Architect Has Grand Ideas

November 2007

As Jeffrey Kalban’s buildings take shape, he uses the analytical mind of an architect, eyes of a painter, hands of a sculptor and the ear of a maestro. The Sherman Oaks resident, principal of Jeffrey M. Kalban & Associates, brings many tools with him to his West Los Angeles drawing board. Trained as an architect at Ohio State University, and self-taught in both oils and stonework, he boasts a score of graphic design talents, yet clients say it’s his finely tuned ears that serve him best.

Two of Kalban’s projects came to fruition this month: the Pan Pacific Park Recreation Center in the Fairfax District and Hollywood’s People Assisting The Homeless regional center. With the latter, Kalban and his staff went to extreme lengths to convert a 1960s-era warehouse into a brightly-hued housing facility and service center.

“It was definitely tough for them, but they sat down with both our staff and the homeless clients to see what everyone wanted,” said Joel John Roberts, PATH’s executive director. “That’s why his designs are so good, because he listens to everyone.”

Clients definitely take note of Kalban’s multifaceted approach to projects, keeping him on in long-term relationships that sometimes last decades.

“He’s a real Renaissance man,” said Sanford Smith, corporate manager for real estate for Toyota Motor Sales USA. “Architecture, furniture design – he knows it all. He’s a creative problem solver and he makes some really striking designs.”

Kalban’s all-inclusive approach works within his 10-member firm, as well, where each architect has a say in a design’s creation, regardless of whether they’re
formally attached to the project or not.

“Anyone in this office can challenge a project,” Kalban said. “If something’s not working right, we can say it. We keep pushing and pushing. I get a lot of the credit, but it’s all teamwork. It’s frustrating sometimes, but that’s when you’re wrong.”

The team approach to design can create some interoffice tension, Kalban noted, but works for the best by the time the final blueprints are mapped out, and eventually leads to a stronger creative drive.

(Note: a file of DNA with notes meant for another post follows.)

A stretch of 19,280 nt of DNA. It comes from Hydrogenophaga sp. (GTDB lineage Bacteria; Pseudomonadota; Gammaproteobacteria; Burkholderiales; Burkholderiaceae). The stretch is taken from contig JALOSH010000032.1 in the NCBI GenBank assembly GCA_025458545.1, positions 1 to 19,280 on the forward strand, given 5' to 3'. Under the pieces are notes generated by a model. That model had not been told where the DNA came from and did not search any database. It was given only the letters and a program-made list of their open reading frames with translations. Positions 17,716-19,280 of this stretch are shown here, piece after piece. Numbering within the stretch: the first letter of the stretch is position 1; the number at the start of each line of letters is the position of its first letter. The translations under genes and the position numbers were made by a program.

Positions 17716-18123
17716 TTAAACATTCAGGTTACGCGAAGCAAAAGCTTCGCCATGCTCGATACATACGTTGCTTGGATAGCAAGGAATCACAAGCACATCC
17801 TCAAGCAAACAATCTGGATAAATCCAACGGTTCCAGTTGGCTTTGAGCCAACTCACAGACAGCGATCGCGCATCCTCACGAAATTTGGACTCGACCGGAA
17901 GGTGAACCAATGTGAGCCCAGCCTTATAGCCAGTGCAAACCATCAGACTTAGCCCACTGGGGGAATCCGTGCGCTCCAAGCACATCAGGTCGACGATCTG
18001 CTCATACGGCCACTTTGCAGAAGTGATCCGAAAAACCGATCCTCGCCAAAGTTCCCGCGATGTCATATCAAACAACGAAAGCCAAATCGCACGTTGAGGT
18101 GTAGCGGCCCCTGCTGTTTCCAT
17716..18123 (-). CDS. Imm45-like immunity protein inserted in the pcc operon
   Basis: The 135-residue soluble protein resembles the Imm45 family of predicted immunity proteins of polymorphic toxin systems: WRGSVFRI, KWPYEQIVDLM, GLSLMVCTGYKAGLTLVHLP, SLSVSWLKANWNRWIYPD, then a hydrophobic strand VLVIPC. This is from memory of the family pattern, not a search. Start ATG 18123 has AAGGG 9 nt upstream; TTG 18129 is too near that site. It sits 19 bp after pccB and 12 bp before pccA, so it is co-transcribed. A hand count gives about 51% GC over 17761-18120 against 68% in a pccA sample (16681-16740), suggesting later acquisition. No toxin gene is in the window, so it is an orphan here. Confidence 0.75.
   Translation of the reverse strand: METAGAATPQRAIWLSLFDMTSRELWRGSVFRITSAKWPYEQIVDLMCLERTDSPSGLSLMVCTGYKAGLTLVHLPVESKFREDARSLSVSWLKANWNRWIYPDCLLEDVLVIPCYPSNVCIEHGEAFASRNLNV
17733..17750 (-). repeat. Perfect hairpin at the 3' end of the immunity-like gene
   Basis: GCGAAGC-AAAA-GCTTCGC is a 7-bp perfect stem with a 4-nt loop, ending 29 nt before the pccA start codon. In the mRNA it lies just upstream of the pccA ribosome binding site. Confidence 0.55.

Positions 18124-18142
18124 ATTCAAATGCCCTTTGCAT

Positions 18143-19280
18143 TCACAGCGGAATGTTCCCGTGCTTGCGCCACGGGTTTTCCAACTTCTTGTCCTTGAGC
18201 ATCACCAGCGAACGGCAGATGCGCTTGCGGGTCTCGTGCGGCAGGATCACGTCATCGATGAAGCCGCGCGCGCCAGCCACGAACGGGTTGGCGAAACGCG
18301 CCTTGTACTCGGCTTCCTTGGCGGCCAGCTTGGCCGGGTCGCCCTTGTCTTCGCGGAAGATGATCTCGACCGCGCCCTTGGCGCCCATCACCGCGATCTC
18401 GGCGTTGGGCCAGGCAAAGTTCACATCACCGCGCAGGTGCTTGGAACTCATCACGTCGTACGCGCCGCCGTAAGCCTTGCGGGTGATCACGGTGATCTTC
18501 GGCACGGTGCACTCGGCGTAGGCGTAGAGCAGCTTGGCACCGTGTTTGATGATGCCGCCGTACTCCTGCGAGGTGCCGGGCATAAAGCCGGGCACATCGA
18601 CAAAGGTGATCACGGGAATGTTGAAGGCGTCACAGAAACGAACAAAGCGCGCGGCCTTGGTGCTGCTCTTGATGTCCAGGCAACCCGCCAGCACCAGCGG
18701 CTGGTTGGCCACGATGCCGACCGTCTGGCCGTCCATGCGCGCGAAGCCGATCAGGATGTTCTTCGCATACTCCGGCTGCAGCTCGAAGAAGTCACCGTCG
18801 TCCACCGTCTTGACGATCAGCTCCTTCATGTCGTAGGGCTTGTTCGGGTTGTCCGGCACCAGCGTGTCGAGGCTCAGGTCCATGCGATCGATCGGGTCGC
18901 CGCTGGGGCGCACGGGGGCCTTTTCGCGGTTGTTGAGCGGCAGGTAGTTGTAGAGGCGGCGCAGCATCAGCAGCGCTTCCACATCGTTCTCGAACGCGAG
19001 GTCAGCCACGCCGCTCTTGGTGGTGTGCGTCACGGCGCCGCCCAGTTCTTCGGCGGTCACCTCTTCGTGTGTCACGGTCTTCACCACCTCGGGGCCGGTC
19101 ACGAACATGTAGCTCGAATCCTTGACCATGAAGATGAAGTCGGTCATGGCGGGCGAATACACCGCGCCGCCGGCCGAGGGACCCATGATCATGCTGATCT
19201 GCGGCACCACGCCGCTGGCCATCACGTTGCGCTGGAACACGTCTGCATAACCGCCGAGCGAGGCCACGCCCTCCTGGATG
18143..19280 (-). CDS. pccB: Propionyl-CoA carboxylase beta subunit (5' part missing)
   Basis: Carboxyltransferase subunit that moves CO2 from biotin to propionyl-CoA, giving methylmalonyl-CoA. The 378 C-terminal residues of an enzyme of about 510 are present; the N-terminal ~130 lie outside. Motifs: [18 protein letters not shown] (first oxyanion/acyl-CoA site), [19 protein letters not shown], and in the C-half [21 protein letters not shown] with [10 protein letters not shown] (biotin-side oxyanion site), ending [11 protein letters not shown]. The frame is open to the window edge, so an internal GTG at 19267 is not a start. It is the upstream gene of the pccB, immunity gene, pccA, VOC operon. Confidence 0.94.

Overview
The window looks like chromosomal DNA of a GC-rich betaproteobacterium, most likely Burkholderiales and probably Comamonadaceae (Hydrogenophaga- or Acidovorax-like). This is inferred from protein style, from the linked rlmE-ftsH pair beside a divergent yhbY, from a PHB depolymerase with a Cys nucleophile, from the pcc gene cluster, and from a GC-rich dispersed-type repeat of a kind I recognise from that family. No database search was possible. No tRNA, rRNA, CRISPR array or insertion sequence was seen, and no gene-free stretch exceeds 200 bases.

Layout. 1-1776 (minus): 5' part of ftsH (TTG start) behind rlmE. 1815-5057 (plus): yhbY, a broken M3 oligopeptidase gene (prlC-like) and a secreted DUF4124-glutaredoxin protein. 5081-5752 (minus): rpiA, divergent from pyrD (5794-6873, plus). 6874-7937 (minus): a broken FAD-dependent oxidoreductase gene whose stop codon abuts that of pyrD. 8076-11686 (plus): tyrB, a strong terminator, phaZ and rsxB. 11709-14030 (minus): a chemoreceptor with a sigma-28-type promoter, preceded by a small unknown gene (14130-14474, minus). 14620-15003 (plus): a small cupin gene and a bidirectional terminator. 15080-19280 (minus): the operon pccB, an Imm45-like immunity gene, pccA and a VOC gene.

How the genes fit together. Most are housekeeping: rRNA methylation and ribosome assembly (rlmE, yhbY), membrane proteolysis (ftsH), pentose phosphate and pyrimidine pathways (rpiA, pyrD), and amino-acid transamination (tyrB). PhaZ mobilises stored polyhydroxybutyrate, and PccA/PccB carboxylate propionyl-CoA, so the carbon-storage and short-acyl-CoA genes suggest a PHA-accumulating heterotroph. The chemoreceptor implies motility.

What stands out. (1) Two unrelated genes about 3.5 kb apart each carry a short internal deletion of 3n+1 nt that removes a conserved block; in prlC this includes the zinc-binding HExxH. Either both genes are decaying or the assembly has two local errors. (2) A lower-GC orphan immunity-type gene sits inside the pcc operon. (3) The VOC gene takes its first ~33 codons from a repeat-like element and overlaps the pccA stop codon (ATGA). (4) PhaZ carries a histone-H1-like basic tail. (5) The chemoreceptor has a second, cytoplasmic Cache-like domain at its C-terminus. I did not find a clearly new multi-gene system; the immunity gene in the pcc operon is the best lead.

“You’ve got to love the process,” he said. “Once the building’s complete, it’s done and it’s not yours anymore. It’s only while you’re all together that you can enjoy yourselves.”

This year caps Kalban’s 20th on his own, in a career that has created community landmarks like the Warner Park Pavilion, home to the Concerts in the Park series, and famed structures like the J. Paul Getty Trust, South Building, visible to scores of Angelenos each say next to the 405 Freeway. Though linked with high-profile names such as I.M. Pei early in his career, Kalban prefers the smaller, independent nature of his own practice.

Raised in Freeport, N.Y., the 55-year-old Kalban jumped into Pei’s New York offices in lieu of graduate school. While there in the early 1970s, he developed an interest in sculpture, which led him to temporarily leave the architecture world. While developing his talents, he also fell in love with his future wife and decided to relocate to California.

“I wanted to be with Maria, and I figured that if I could sculpt in New York, I could sculpt in California,” he said. “So I came out here with a few stones in the back of my car and quickly realized that I had to get a real job quickly, so I got back into architecture.”
That proved to be a wise move for Kalban, who relocated to Sherman Oaks, where he now serves on the Ventura Boulevard Streetscape Committee. After establishing himself with various other firms, he went independent in 1982.

“I was dumb enough to think I could make it on my own,” he chuckled, sitting on chairs his firm designed, surrounded by his own paintings in his comfortable Westside office.

Free to pursue his own visions, Kalban built a working relationship with Toyota, designing a slew of its North American buildings. Partner Susan Hubbard Oakley, who serves as a Los Angeles City Planning Commissioner, joined the firm in the early 1990s, bringing her own distinct vision as principal in charge of management. As a former teacher, she encouraged Kalban to get involved with more educational sites, and the firm has since designed buildings for Viewpoint School in Calabasas and the prestigious Harvard-Westlake School in Holmby Hills.

Though his creations dot the local landscape, stretching from Torrance to Pasadena and beyond, Kalban now wants to explore more work in the Valley. “It’s so great to drive with my family through town and see our projects,” he said. “I like to make an impact on what’s become my own hometown.”

- Brent Hopkins

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